6. The employer and the intern understand that the intern is not entitled to wages for the time spent in the internship— Obviously, it is critical that both the employer and the intern understand that the internship is unpaid and the intern is not entitled to any wages. However, the fact that the employer and the intern are in agreement as to this point will not save the day if any of the other five criteria are not met.

In Fact Sheet #71, the U.S. DOL emphasized that each case turns on its own set of facts and circumstances. Therefore, if an employer satisfied the six criteria for one person’s internship, and that internship was appropriately unpaid, this does not automatically mean that the employer will be able to have an unpaid internship arrangement with another intern who is being differently trained or who has a different set of circumstances. The employer should analyze each internship on a case by case basis.

State Standards

Even if the employer is confident that it has satisfied the six criteria and an unpaid internship is appropriate under the FLSA, the employer should also verify that an unpaid internship is appropriate under applicable state law. Even employers who are well-versed in the factors set forth in Fact Sheet #71 can sometimes overlook state law requirements.

In New Hampshire, RSA 279:22-aa sets forth the circumstances in which a participating employer may apply to the Commissioner of N.H. Department of Labor ( N.H. DOL) to establish a “sub-minimum wage rate, or no rate, for high school or post-secondary students working for practical experience, if circumstances warrant.” This statute makes clear that “[n]o such student shall be allowed to replace an existing worker or laid-off worker,” much like the third criteria in the U.S. DOL test.

The key is that the employer needs to apply to the N.H. DOL for permission to have an unpaid internship arrangement before entering into an unpaid internship arrangement. The N.H. DOL has a form entitled “Approval Form for Non-Paid Work-Based Activities Under RSA 279:22-aa” which the employer must complete and submit to the N.H. DOL. The form requires the employer to include information about the type of placement (an internship is just one possibility); the career interests and objectives; whether academic credit is given; the details of time to be spent at the business site and supervision; whether the employer has a safety program; details about any hazardous equipment involved and safety training; and information about the business(es) participating in the placement.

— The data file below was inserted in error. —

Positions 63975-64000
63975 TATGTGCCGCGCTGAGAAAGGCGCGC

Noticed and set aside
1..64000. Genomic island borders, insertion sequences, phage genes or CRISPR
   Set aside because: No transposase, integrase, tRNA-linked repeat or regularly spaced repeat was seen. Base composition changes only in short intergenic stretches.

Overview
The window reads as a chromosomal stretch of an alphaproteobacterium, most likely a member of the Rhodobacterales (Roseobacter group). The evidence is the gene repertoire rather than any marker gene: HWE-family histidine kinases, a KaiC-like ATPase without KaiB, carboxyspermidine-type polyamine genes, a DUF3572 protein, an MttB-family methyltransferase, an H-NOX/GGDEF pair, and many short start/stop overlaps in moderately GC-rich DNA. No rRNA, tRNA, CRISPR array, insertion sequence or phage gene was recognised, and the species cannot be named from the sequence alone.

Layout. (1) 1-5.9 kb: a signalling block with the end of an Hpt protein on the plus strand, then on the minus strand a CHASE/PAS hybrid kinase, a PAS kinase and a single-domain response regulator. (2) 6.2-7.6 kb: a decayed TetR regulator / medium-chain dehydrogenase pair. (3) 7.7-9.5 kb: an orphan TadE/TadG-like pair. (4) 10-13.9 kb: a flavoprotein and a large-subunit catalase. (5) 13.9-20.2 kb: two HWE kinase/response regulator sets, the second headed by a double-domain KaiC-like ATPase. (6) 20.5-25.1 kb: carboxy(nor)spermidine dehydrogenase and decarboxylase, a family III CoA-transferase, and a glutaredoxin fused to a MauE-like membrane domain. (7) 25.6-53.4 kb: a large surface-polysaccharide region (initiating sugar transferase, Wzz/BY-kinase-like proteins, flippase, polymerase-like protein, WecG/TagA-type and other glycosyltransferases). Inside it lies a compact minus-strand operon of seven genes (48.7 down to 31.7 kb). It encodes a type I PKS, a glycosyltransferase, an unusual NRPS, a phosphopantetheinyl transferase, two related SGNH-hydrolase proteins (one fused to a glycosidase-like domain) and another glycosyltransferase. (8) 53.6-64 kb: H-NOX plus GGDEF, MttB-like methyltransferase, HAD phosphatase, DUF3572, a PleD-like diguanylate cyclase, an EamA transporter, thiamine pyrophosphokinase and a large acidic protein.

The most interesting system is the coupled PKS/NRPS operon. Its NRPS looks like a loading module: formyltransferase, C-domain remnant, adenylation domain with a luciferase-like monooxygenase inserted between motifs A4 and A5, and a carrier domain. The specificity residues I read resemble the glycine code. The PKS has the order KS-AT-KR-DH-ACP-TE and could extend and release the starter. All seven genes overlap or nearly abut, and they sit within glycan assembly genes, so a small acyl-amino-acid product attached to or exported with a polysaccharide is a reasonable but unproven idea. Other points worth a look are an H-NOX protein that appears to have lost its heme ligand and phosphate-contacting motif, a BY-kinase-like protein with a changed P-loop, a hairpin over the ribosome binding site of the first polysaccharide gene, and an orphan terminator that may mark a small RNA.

The N.H. DOL has administrative regulations which govern this application process. These detailed regulations are found at N. H. Admin. Rules Lab. 805. In addition to explaining what an employer must do to properly apply for an unpaid internship, these regulations helpfully set forth reasons why an application may be rejected by the N.H. DOL. An employer can avoid problems with its application by reviewing these regulations before submitting the application to the N.H. DOL.


Federal and state wage and hour laws broadly interpret who is an “employee” and as a result in many instances an intern will be deemed an employee and the internship should be a paid internship in order for the employer to be compliant with the FLSA and state wage laws. If an employer and the intern wish to enter into an unpaid internship arrangement, the employer should confirm that it meets the FLSA and applicable state law criteria and that the employer has obtained any necessary pre-approval.